Atlanta is a diverse city consisting of a 51% black population according to the U.S. Census Bureau. However black residents are 5x more likely than white residents to be jailed before their 20s. Even more surprising, 50% of young people end up going back into the system within three years of release.
Who is Gangstas to Growers?
The organization, Gangstas to Growers (G2G) was formed to lower the number of youth re-entering the prison system through an agricultural program focused on education, holistic growth, and valuable business lessons.
Gangstas to Growers was founded by Abiodun Henderson who was born and raised in Brooklyn. Henderson learned about activism from her parents. Her mother—a Liberian-born social worker, educator, and entrepreneur who started both a school and an employment agency for immigrant women, was a big influence. Henderson’s mother died of AIDS-related complications when Henderson was 14. She was also inspired by her father, a “rank and file Black Panther member,” who passed when she was 29, eight days before the start of the Occupy movement.
What do they do?
The social enterprise focuses on worker-owned cooperatives that develop entrepreneurial skills among at-risk youth and formerly incarcerated individuals.
Through the G2G program, students learn about innovation and business skills in the field of agriculture. They are responsible for growing their food, coming up with business plans, and encouraged to design selling strategies for their products. Each student is treated as a member of a business and are able to earn $15 an hour which is much higher than the $7.25 Georgia minimum wage (mandated minimum by federal law).
On the holistic side, G2G connects its students with mindfulness practices, like yoga and provides trainings with black educators that teach students about self esteem, community, and love, which have been lacking in “a white-centered supremacist society,” as said in one of their social media posts. In an interview with Patrick Jonsson, Abiodun Henderson explained G2G’s mission, “We are trying to do real-life things that will change the trajectory of our neighborhoods…and we are doing it with love, knowledge, and money. It’s hard, but we’re not going to quit.”
Through programs like the Shark Therapy Project G2G aims to protect wild sharks while teaching students to learn about environmental challenges in the oceans near them.
When talking about Sweet Sol, Henderson recalls the beginning of the idea, born at a local Farmers Market, “I just picked up a whole bunch of random seasonings: lavender, turmeric, muscovado sugar. I had never even heard of muscovado sugar…The result? A fragrant, fiery blend the color of Georgia clay that somehow tastes great on everything.”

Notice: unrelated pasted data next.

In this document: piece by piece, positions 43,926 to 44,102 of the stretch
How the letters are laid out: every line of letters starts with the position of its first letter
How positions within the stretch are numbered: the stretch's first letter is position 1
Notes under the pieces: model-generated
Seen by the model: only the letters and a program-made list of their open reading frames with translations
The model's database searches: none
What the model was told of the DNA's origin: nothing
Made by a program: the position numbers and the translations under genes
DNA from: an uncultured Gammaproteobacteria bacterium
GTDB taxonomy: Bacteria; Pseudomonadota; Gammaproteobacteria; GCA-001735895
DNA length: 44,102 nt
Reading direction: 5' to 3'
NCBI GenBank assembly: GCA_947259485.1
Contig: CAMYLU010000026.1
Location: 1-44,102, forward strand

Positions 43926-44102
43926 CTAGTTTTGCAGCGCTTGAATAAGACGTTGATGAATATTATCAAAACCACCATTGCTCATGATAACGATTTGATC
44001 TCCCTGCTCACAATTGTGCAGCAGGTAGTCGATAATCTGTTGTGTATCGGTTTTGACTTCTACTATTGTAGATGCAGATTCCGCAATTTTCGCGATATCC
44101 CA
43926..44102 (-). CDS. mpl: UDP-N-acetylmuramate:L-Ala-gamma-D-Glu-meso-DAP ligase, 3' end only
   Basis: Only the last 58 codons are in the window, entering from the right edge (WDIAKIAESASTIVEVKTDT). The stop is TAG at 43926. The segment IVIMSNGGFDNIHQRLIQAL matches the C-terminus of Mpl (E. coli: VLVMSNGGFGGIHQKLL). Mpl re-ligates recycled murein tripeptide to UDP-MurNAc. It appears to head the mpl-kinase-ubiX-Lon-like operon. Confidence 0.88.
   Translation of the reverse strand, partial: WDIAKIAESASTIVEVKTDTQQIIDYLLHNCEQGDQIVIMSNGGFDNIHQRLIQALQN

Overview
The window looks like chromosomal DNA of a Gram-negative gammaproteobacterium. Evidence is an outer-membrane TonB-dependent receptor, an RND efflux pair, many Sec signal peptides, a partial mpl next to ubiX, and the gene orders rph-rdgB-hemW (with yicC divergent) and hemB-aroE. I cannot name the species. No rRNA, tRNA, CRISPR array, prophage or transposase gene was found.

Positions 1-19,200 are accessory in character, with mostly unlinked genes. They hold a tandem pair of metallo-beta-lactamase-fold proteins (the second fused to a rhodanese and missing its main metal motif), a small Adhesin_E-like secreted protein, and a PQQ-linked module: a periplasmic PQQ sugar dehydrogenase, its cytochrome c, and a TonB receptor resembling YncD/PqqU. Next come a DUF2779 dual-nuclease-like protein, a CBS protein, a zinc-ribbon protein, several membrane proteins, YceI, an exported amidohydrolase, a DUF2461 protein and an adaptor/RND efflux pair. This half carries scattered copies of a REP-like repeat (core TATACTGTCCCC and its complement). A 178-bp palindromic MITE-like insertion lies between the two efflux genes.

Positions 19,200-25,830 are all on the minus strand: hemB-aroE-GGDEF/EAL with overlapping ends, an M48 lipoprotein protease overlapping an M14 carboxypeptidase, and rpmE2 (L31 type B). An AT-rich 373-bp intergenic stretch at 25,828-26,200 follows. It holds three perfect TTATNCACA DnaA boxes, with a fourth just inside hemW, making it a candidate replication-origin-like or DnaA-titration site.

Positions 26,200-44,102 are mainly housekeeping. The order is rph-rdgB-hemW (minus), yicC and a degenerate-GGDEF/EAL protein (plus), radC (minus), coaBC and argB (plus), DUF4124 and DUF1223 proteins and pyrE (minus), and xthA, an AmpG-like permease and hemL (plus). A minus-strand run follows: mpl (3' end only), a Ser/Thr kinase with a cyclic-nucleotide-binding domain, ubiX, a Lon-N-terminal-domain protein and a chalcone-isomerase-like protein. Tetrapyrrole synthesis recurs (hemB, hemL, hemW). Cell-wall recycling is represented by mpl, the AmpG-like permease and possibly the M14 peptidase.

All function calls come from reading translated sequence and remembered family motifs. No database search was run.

The graduates from the Gangstas to Growers Training Program have an opportunity to join the Sweet Sol Hot Sauce Co-Op as Part Owners . The program highlights the importance of ownership in the black community and the need to focus on Generational Wealth. “Most people in our respective neighborhoods don’t know how to start a business or mainly just don’t have the capital it takes to sustain it so that’s an area where we come in and help we work with formerly incarcerated, at risk and homeless 17-24 year olds.”
Originally, G2G was debating making either a tomato sauce or hot sauce, and settled on hot sauce after hearing Beyonce’s song singing, “hot sauce in my bag, swag.” The name of the sauce itself was created in a marketing workshop at a church kitchen in Atlanta. Their hot sauce sells for $12 a bottle online on their website, and in-person at many Atlanta Farmers Markets.
Looking for opportunities for her students, Henderson partners with SWAG Co-op, a Southwest Atlanta farmers’ organization dedicated to sustainable urban food systems, along with other food businesses and restaurants around the city. The partnerships and lessons learned in G2G help students get jobs and externships around the city.
Flor Chavez Barriga is an undergraduate student at Oglethorpe University in Atlanta, GA studying History and Sociology with a focus on research. She was born in Michoacan, Mexico, and grew up in Atlanta surrounded by the rich history of Martin Luther King’s legacy. She previously attended Freedom University where she was given the opportunity to achieve higher education, while also learning about collective action and human rights. Flor is passionate about the south’s reaction to immigration with its restrictive policies and infamous detention centers. She hopes to highlight the voices of communities in the south that have helped combat all the hurdles that continue making immigrant lives harder.